“That’s not my job,” are some of the most toxic words to say in the workplace. It’s a response that provokes negative feelings for people on both sides of the ask. The person needing help is offended by the dismissive attitude of the not-my-jobber, and the person being asked is resentful at the prospect of taking on more work.
To be sure, cultivating a company culture of teamwork is important. After all, every employee’s contribution goes toward the overall goal of making the company a success. But clearly defining employee responsibilities and setting boundaries is equally vital. You wouldn’t want to pay an engineer to water the office plants.
But beyond balancing employee responsibilities and setting boundaries, when I hear someone say, “Not my job,” I see it as a canary in a coal mine, an indication of employee disengagement.
What does that mean? Forbes defines employee engagement as “the emotional commitment an employee has to their company and its goals.” An engaged employee cares about how their work contributes to the company’s goals — and will go the extra mile to get the job done right.
Besides the obvious benefit of having happier employees, research shows a clear correlation between strong employee engagement and higher profits. Engaged employees lead to higher levels of service or productivity, which leads to higher customer satisfaction and increased sales.
Conversely, poor employee engagement can be ruinous for a company’s bottom line. Like a rotten apple spoiling the entire barrel, disengagement is contagious. Someone who isn’t pulling their weight adds to the stress of the rest of the staff, with a direct loss in profit. Disengaged employees also have higher safety-incident and absenteeism rates, both of which contribute potentially huge costs to the company.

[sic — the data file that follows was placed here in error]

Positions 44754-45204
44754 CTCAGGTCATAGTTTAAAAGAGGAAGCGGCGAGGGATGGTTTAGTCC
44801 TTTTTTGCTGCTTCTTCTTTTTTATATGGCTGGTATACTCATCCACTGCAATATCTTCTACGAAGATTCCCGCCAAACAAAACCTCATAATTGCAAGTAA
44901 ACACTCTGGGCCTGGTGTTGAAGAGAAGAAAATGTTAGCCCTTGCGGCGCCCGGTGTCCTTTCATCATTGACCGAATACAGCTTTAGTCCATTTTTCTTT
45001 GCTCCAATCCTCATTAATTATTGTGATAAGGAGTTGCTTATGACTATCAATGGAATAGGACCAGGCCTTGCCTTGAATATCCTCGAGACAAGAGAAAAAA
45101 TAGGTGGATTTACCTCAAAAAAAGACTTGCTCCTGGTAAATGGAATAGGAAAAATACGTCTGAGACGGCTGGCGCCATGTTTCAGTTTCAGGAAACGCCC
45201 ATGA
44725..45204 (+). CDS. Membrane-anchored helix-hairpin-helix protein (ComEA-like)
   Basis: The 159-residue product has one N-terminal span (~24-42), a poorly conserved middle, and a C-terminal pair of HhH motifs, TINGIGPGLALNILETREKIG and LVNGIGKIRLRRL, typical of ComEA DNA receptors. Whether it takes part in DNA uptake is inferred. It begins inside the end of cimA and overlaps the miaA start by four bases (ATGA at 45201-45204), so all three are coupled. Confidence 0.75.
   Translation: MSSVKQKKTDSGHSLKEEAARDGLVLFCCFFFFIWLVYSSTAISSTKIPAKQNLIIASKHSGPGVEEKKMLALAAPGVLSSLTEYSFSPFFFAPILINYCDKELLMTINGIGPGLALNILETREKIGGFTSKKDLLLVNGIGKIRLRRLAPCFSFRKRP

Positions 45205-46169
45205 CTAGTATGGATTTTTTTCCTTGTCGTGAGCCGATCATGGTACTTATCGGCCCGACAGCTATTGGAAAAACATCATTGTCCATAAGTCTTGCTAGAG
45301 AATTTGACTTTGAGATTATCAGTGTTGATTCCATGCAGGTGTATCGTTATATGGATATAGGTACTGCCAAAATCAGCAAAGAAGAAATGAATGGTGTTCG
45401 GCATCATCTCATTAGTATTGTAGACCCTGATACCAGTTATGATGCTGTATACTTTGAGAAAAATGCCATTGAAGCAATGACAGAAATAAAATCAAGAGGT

According to the most recent Gallup figures, only about 32% of the U.S. workforce said they were engaged with their jobs. Approximately 51% reported being disengaged, while nearly 17% said they were “actively disengaged.” That means an astounding two-thirds of America’s workforce are either just clocking in and out or are miserable at work and actively sowing seeds of discontent.
What’s the solution? According to experts, one of the primary factors affecting engagement is the manager. A good manager sets their team up for success, offers constructive feedback, and is held accountable for meaningful progress. Companies will find that these key employees are worth their weight in gold.
I think the aquatics industry has already caught on to this, largely due to the need to inculcate vigilance in the young people serving as lifeguards. Have you had success in sustaining high employee engagement or served under a manager who has inspired you to give your best? If so, drop me a line and let me know.